In Joel a most devastating locust plague has been levied on Judah for her sin, and it has been at the hands of Father that the locusts have devoured everything in a sharp rebuke moved out of love for his people and a passion for his reputation. There is a call issued for a solemn assembly to publicly repent of idolatry and injustice and on and on. The people and even the animals are languishing for food, and it is in this context that Joel 2:14 comes. Through chapters 2 and 3 there is the promise of three future days (Pentacost, the Day of the LORD, and the Day of the Messiah).
If read over without thought Joel 2:14 just gets passed and the implications missed.
Read it and see if it lands on you:
"Who knows whether he will not turn and relent, and leave a blessing behind him, a grain offering and a drink offering for the LORD your God?"
Do you see it?
See, when I say "I am so blessed." What I mean is that I have such an abundance or that I have such pleasant things.
The word blessing is barakah, and here is it's definition:
"Bless, Blessing. Pronouncement of the favor of God upon an assembled congregation." The word is also in places translated "pools" "liberal" "present".
So, I do use the word correctly. I noticed my problem is not a misuse of the word. It is an outright abuse of the point of blessing.
Notice how the word is used. The blessing (grace in provision from the LORD in a time in which there is not enough) was considered a blessing NOT because they could then eat, but because they could then offer a sacrifice!
Wow! It is considered blessing if one could offer a sacrifice and go hungry because the created end had been achieved.
The difference is what one views as the ultimate goal in all things. What is their reason for existence? In Joel 2:14 the text presupposes that one's chief end is to make much of God and honor him as their created purpose and that is fulfilling even if one does not eat. After all, they were to bring all their first fruit to the LORD. If they had something to sacrifice, they were living! They were alive! They had met their life's aim!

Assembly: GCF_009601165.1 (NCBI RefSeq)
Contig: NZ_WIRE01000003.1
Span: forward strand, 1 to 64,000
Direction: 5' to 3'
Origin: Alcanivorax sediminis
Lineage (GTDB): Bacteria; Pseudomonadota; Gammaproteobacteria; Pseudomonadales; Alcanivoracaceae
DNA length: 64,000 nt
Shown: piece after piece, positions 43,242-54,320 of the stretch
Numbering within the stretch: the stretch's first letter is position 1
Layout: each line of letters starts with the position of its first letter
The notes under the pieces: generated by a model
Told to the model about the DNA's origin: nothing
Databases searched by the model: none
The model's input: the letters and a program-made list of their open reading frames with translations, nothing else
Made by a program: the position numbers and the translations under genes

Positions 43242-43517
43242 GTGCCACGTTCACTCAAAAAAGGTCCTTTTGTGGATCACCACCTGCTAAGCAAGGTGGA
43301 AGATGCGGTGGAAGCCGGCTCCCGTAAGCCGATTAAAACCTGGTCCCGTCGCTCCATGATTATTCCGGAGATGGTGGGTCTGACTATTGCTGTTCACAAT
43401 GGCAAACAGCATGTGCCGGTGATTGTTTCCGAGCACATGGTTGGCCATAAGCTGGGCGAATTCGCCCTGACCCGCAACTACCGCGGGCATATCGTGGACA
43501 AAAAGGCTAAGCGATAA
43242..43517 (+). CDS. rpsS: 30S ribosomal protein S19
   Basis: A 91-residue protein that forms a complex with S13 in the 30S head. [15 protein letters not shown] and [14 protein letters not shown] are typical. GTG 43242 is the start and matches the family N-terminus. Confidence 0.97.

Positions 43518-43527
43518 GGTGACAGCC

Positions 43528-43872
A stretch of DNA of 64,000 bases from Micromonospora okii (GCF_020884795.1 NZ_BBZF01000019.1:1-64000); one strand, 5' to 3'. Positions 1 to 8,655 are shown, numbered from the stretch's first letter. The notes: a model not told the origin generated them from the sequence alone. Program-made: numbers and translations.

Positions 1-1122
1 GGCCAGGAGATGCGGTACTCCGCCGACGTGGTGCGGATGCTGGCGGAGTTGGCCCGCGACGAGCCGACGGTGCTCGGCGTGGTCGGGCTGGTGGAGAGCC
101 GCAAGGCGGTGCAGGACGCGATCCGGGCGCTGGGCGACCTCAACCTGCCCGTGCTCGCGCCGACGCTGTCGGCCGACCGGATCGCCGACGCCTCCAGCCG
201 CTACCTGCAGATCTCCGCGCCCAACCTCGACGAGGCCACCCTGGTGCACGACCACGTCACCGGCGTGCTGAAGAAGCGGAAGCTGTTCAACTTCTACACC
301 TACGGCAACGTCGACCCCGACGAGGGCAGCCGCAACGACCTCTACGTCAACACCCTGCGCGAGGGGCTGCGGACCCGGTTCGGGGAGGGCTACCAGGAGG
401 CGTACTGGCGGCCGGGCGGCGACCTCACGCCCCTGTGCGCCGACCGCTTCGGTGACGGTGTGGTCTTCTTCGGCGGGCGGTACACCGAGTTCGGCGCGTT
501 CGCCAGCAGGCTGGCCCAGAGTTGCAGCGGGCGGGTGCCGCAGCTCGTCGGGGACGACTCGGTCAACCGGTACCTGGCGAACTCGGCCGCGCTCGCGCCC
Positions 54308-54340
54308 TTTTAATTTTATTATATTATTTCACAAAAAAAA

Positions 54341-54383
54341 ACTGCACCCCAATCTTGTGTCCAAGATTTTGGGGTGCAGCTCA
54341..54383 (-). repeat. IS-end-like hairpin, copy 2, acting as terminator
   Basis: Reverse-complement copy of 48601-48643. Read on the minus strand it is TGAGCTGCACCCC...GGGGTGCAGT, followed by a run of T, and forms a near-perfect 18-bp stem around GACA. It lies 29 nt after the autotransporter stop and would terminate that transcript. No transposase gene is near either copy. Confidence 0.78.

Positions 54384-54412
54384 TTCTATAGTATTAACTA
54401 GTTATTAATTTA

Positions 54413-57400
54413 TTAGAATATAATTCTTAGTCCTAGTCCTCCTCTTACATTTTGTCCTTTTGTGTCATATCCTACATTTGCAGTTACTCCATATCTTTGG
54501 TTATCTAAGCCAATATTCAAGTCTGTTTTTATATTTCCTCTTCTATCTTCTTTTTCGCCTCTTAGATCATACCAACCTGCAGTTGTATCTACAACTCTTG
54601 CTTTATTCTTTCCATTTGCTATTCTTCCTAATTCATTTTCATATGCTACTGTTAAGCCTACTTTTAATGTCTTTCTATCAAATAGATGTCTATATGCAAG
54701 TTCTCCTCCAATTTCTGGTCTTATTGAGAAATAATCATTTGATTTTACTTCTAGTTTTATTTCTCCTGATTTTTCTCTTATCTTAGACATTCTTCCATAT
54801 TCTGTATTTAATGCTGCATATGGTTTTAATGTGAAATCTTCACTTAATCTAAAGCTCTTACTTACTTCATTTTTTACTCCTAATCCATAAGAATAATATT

I presuppose that if I'm abundantly supplied and all things are pleasant I'm blessed, oh, and I do give a little too. Not too much because my comfort level would be threatened, but I give some.
I'm blessed if it's all good first and I throw God a bone at the end of the day. I assume my created end is to be taken care of then worship when I'm happy in my abundance. The text considers me blessed if I'm giving first and foremost back to God as worship because that is my created end regardless of what I have or don't have because my created end is to make much of God not make much of me.
I'm most definitely blessed. I'm given much, a generous abundance. What am I doing with it? How do I view Father's provision? Do I view it as goods to be given back to the source, Father, as worship? Do I view it as stuff to be consumed on my perceptions of comfort?
I believe it's the latter and want it to be the former, so there is repentance needed.